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Children's Pedometer-Determined Physical Activity during the Segmented School Day

TUDOR-LOCKE, CATRINE1; LEE, SARAH M.1; MORGAN, CHARLES F.2; BEIGHLE, AARON3; PANGRAZI, ROBERT P.4

Medicine & Science in Sports & Exercise: October 2006 - Volume 38 - Issue 10 - pp 1732-1738
doi: 10.1249/01.mss.0000230212.55119.98
BASIC SCIENCES: Epidemology

Purpose: To describe the sex-specific patterns of school children's daily pedometer-determined physical (PA) during physical education (PE), recess and lunchtime, and before and after school.

Methods: Eighty-one sixth-grade students (28 boys, age = 11.9 ± 0.4 yr, BMI = 18.8 ± 4.1 kg·m−2; 53 girls, 11.8 ± 0.5 yr, BMI = 20.2 ± 4.6 kg·m−2) wore pedometers for four school days and were prompted to record steps accumulated at arrival and departure from school and during pre- and postrecess, lunchtime, and PE class.

Results: Boys took significantly (P < 0.001) more steps per day than girls: 16,421 ± 5,444 vs 12,332 ± 3,056 steps per day, and more steps during release time (e.g., before-school Δ = 1289 steps, recess Δ = 479 steps, lunchtime Δ = 608 steps, and after-school Δ = 1872 steps) but the same number of steps during structured PE classes (1429 ± 567 vs 1410 ± 445 steps; P = 0.87). Lunchtime PA represented the most important source of daily PA (15-16%) obtained during school hours for both boys and girls, whereas recess accounted for 8-9% and PE class accounted for 8-11% of total steps per day. Regardless, almost half of daily steps taken are attributable to after-school activities.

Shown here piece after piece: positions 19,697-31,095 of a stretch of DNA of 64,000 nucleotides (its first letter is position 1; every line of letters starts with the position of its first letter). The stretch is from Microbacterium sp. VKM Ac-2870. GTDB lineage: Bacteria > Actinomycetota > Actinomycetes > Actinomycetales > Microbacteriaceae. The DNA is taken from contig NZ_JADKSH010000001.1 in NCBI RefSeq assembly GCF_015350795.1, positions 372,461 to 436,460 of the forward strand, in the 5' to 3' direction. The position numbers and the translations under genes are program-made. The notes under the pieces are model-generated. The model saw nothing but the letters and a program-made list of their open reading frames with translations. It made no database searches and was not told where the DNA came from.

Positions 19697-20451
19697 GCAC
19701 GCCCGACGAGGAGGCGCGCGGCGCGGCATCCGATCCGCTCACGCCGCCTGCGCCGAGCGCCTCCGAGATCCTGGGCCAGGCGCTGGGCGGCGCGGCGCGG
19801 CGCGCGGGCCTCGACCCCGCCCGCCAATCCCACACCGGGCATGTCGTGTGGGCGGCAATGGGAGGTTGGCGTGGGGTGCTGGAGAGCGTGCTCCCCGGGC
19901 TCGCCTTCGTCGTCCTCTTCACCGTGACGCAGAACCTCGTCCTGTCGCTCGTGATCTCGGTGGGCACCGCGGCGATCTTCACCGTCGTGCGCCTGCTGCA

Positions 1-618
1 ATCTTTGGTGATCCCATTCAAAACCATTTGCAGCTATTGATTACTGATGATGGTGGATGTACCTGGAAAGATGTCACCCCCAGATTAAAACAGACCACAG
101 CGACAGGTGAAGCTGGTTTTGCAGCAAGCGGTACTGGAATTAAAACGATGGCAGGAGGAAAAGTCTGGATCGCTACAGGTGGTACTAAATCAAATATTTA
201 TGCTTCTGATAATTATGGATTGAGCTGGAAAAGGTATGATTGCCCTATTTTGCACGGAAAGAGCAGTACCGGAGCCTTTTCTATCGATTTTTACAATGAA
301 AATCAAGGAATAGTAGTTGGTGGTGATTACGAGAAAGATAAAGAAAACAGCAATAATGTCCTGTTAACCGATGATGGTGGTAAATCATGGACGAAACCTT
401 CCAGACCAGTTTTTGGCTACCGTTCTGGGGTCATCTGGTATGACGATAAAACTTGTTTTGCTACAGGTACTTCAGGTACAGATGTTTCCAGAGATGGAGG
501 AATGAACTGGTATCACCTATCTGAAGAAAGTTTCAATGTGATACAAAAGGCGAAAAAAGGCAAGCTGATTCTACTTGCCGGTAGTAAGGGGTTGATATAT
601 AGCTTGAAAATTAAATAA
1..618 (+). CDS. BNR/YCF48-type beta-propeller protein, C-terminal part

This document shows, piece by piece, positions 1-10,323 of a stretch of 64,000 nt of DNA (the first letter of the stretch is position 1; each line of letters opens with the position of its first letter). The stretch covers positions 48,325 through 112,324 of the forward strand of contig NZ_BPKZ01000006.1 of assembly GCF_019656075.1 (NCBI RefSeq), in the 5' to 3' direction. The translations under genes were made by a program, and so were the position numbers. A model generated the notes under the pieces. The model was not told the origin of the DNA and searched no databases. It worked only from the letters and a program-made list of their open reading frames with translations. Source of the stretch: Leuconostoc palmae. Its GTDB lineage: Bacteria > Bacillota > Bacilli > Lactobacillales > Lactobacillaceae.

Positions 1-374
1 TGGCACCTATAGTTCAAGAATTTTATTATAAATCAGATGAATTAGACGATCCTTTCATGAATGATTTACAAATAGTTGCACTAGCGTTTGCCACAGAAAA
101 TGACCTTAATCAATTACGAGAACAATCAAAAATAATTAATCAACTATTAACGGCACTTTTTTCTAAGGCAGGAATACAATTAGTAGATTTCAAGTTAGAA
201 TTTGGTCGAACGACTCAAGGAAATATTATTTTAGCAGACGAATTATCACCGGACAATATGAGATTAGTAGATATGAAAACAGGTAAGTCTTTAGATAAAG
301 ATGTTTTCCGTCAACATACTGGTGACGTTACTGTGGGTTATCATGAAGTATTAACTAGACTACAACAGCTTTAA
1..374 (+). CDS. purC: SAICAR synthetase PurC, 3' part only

Conclusion: These data provide greater understanding of sex-specific PA patterns and the relative contribution of distinct segments of the school day to school children's total PA.

1Walking Research Laboratory, Department of Exercise and Wellness, Arizona State University, Mesa, AZ; 2Department of Kinesiology, University of Hawaii at Manoa, Honolulu HI; 3Department of Kinesiology and Health Promotion, University of Kentucky Lexington, KY; and 4Department of Physical Education, Arizona State University, Mesa, AZ

Address for correspondence: Catrine Tudor-Locke, Ph.D., FACSM, Walking Research Laboratory, Dept. of Exercise and Wellness, Arizona State University, 7350 East Unity Ave., Mesa, AZ 85212-0180; E-mail: Tudor-Locke@asu.edu.

Submitted for publication September 2005.

Accepted for publication May 2006.

©2006The American College of Sports Medicine